While thinking of what happened to our fellow Tamils in SriLanka, sometimes we feel that the whole country has betrayed us. All the time we feel guilty that even though we are part of such a big and powerful nation, we weren’t able to save our fellow people. Not only that the Government we elected did not heed to our feelings and stop the war.. but on the contrary.. stood on the opposite side and helped the SriLankan Government to kill those people for whom we were crying aloud. We were totally helpless. How can we ever face them anymore?

One old woman who was in the war zone till the last day of the war, then in the camps and has now come to India.. I happened to meet her. She has lost her son. She has experienced things that we could not even imagine or understand. She has walked over dead bodies to save her life. At this old age.. she had to literally run. Till the day I met her, she hadn’t come out of the shock. Of course we cannot expect her to come out so soon. She explained me all her experiences with no tear in her eyes. No shake in her voice. Even when she spoke about her son, she said it in a plain tone. But my friends, you know when she broke down? ‘We were waiting for India to come to our rescue. Our only hope was with India. But India too betrayed us’ and with that she broke down to tears. Imagine how guilty I would have felt sitting before her.

This guilt is what is killing us today. We want to do something. At least for those people remaining alive. Not just for their livelihood, but for their freedom, their dignity and their self-esteem.

The Dublin report has come as a beacon in the darkness, which befell on us in May 2009. I use this opportunity to thank the Permanent Peoples Tribunal (PPT) that found the Sri Lankan government as guilty of war crimes, crimes against humanity and that the International Community, particularly the UK and USA, share responsibility for the breakdown of the peace process and that the charge of genocide requires further investigation.

While also thanking the Irish Forum for Peace in SriLanka which hosted the Tribunal, we look upon with gratitude, Justice VR Krishnaiyer, Justice Rajindar Sachar, Ms. Arundati Roy who have come forward and contributed in support of the Dublin Tribunal against the war crimes committed by the SriLankan Government. This gives us great hopes for the future. We are now strengthened with your support.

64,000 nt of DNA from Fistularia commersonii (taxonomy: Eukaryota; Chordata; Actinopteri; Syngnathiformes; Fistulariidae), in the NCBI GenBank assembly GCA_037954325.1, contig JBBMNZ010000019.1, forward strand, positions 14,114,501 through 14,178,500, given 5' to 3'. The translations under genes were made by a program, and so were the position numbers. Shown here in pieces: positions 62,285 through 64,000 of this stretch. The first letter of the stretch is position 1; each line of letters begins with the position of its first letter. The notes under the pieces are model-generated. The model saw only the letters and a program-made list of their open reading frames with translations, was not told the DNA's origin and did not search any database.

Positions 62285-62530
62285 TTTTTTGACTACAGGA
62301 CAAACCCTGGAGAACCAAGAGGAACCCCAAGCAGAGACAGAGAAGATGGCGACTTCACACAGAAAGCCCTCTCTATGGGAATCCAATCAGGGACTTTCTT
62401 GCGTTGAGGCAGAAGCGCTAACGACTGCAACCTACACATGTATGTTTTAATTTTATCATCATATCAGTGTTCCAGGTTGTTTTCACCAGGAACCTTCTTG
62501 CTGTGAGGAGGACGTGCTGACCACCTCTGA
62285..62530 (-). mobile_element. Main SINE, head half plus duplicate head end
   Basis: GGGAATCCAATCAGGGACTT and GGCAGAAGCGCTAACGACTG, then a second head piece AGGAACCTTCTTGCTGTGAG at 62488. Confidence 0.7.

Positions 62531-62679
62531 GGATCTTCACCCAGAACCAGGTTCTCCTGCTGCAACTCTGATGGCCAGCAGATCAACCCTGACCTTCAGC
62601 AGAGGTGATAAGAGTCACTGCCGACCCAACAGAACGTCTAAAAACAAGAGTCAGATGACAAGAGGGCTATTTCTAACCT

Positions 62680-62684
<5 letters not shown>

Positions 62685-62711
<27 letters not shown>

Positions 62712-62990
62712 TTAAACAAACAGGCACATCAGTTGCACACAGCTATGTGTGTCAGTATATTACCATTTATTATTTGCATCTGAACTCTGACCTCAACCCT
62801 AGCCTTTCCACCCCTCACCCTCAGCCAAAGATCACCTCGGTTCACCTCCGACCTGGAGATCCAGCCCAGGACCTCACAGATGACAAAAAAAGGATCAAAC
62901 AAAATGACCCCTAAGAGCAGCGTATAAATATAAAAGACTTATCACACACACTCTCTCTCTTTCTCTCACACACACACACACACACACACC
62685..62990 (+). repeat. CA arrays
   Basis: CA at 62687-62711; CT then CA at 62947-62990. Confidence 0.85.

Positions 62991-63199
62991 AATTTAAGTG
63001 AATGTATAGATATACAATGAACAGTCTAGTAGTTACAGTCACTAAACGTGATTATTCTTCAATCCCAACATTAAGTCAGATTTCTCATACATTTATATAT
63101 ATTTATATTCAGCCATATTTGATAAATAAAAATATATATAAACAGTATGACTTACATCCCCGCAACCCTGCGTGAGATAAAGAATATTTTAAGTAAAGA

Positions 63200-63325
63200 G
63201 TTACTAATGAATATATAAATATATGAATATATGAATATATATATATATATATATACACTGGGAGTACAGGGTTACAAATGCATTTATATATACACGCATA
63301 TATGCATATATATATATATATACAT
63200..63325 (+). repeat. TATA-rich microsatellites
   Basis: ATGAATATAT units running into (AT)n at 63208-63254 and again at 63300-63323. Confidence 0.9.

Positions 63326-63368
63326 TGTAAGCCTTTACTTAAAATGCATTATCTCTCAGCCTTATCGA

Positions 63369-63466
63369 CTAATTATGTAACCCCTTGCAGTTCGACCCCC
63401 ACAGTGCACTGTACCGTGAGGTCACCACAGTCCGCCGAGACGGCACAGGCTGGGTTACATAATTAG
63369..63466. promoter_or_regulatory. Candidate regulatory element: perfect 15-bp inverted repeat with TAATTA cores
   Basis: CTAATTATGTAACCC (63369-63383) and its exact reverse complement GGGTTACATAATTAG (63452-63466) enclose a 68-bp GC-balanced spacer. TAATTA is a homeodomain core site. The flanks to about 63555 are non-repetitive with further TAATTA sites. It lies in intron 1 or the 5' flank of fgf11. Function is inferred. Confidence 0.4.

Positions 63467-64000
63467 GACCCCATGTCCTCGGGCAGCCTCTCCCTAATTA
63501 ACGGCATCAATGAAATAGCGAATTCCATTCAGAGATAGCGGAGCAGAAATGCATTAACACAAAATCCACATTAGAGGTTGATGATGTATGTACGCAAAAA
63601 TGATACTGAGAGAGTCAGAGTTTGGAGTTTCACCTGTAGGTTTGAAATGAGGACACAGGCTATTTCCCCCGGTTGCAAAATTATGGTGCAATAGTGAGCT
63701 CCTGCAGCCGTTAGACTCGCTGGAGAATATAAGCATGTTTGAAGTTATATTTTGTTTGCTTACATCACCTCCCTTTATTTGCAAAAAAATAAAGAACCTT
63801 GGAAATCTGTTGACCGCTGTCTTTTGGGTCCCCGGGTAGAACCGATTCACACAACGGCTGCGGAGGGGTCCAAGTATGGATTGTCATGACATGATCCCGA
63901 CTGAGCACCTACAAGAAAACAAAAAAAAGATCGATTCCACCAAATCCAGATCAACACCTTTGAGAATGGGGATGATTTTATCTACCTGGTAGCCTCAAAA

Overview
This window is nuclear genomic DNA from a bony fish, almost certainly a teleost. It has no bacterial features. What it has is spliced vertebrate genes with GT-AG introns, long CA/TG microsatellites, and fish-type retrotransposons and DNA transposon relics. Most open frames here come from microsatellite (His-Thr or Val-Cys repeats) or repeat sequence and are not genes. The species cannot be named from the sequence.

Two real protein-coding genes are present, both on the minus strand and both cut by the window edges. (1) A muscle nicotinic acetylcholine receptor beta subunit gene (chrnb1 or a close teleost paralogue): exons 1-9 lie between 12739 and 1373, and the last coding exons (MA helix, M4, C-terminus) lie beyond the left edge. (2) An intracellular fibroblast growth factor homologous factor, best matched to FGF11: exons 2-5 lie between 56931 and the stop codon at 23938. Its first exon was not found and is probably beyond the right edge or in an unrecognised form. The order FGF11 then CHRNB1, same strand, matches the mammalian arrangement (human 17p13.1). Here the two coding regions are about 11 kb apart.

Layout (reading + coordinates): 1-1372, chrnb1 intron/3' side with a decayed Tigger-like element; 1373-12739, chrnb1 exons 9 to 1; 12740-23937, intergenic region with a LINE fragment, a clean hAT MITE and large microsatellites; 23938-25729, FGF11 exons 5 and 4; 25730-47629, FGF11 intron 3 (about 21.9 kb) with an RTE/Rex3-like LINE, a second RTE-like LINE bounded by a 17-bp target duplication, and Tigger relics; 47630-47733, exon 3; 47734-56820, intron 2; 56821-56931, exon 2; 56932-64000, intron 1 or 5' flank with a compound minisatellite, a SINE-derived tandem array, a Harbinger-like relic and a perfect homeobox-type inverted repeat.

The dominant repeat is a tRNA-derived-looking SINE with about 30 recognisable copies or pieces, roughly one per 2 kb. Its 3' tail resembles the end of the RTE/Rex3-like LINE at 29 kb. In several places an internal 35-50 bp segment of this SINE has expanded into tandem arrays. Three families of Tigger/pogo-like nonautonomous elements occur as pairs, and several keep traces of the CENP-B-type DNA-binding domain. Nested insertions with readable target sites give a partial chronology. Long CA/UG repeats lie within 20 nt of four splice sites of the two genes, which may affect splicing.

With that in mind, I would like to put forth the following requests to the esteemed guests who have gathered here with concern.

One, the International Community has a responsibility to address the war crimes, crimes against humanity and the investigation on genocide in correct context, not failing in its duty in prevailing upon the Sri Lankan state for all its war crimes, crimes against humanity and genocide, and ensuring that the justice for these continuous crimes is translated into a meaningful political solution, satisfying the aspirations of the Eelam Tamil Nation.

Secondly, is regarding the IDP camps in SriLanka. The Indian Government said in June that the SriLankan Government had given assurance that it will re-settle all the people in the IDP camps within 6 months. But it almost a year and the IDP camps still exists. The people in the initial IDP camps are separated into groups and moved to different camps. They are not re-settled in their native places. It is reported that Sinhalese settlements are done in full swing in the Tamils’ traditional home land. I request you to urge the Indian Government and in turn the SriLankan Government to ensure that all Tamils are re-settled in their own home lands.

Number three, the Human Rights Watch in its report released on February 1 2010 says that more than 11,000 people are detained in SriLanka as LTTE suspects. The government contends that the 11,000 detainees are former fighters or supporters of the LTTE. The 30 page report of the Human Rights Watch states right in its title as ‘The uncertain fate of LTTE suspects’. As such, the Government refuses to release details on where these detainees are kept and in what condition they are. This has left their families in anguish and agony. Hence, the SriLankan Government should be urged to release details on the whereabouts of these detainees and allow their family members to meet them. Further emphasis should be made to treat these detainees as prisoners of war, thus securing them under the International laws on Prisoners of war.

4. As regards to the situation prevailing in Tamil Nadu as to the conditions of the SriLankan Tamil refugees, the Tamil Nadu Government should be urged to provide better living conditions for the refugees. While the Special Camps are to be closed permanently, the Normal camps are to be inspected periodically by a committee of independent individuals like doctors, human rights activists, lawyers and such renowned citizens.